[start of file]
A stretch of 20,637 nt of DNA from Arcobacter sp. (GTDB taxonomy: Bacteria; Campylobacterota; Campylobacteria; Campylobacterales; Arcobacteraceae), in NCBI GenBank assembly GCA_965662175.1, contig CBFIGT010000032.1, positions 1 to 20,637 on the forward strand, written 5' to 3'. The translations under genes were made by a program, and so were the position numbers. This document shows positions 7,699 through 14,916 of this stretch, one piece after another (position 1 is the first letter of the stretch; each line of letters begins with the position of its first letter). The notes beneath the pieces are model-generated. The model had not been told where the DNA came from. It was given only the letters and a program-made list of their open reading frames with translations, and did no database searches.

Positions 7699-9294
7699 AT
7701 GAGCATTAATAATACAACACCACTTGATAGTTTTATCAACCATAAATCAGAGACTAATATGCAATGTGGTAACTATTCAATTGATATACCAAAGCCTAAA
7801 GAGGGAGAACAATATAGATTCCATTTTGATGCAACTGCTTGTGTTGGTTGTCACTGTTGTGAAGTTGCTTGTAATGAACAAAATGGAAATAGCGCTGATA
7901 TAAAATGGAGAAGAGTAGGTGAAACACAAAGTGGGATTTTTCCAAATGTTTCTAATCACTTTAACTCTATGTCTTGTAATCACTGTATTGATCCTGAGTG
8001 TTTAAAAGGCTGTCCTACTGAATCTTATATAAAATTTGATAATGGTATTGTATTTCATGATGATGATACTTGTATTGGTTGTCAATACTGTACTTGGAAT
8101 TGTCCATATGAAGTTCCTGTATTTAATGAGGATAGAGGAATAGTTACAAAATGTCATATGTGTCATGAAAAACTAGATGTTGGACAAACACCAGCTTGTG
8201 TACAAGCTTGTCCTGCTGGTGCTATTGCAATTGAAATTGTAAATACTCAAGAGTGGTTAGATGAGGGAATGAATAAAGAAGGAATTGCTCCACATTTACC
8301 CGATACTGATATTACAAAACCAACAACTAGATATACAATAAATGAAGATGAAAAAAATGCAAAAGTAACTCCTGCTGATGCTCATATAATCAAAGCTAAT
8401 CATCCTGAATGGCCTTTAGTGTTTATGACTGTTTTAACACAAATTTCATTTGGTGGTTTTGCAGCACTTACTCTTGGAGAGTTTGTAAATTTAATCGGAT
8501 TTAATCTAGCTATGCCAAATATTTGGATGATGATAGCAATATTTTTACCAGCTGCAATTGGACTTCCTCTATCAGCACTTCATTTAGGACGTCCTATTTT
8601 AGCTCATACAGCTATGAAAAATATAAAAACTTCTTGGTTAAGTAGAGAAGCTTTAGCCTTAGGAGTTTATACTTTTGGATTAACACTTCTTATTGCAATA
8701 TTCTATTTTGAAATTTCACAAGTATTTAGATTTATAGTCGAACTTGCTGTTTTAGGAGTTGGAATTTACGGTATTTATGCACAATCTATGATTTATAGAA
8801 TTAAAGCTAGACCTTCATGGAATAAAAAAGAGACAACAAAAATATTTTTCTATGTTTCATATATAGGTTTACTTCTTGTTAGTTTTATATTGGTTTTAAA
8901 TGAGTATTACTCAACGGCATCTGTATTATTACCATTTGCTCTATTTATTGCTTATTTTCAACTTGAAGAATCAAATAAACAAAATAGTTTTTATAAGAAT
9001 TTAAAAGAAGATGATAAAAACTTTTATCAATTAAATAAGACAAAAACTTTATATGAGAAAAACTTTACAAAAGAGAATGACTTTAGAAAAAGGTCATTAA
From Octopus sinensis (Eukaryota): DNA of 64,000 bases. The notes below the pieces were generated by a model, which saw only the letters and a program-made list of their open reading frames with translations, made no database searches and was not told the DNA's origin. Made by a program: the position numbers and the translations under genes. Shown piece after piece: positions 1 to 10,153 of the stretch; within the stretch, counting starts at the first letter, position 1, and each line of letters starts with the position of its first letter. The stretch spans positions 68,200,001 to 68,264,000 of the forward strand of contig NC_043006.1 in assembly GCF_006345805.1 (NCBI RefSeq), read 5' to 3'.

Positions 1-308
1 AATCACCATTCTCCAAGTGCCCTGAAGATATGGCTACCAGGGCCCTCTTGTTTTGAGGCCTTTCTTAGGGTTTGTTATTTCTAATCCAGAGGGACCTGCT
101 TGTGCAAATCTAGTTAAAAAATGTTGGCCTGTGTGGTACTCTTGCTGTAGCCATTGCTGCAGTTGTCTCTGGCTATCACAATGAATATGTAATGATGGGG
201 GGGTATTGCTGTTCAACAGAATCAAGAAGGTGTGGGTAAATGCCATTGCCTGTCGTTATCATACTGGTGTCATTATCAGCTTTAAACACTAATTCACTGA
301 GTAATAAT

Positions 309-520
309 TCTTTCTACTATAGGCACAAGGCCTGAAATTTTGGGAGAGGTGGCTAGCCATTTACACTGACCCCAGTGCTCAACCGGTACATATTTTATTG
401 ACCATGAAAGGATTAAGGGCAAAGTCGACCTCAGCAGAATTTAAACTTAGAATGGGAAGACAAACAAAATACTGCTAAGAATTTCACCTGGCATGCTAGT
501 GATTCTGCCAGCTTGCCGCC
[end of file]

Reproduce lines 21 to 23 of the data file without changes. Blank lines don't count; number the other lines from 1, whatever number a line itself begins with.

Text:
101 TGTGCAAATCTAGTTAAAAAATGTTGGCCTGTGTGGTACTCTTGCTGTAGCCATTGCTGCAGTTGTCTCTGGCTATCACAATGAATATGTAATGATGGGG
201 GGGTATTGCTGTTCAACAGAATCAAGAAGGTGTGGGTAAATGCCATTGCCTGTCGTTATCATACTGGTGTCATTATCAGCTTTAAACACTAATTCACTGA
301 GTAATAAT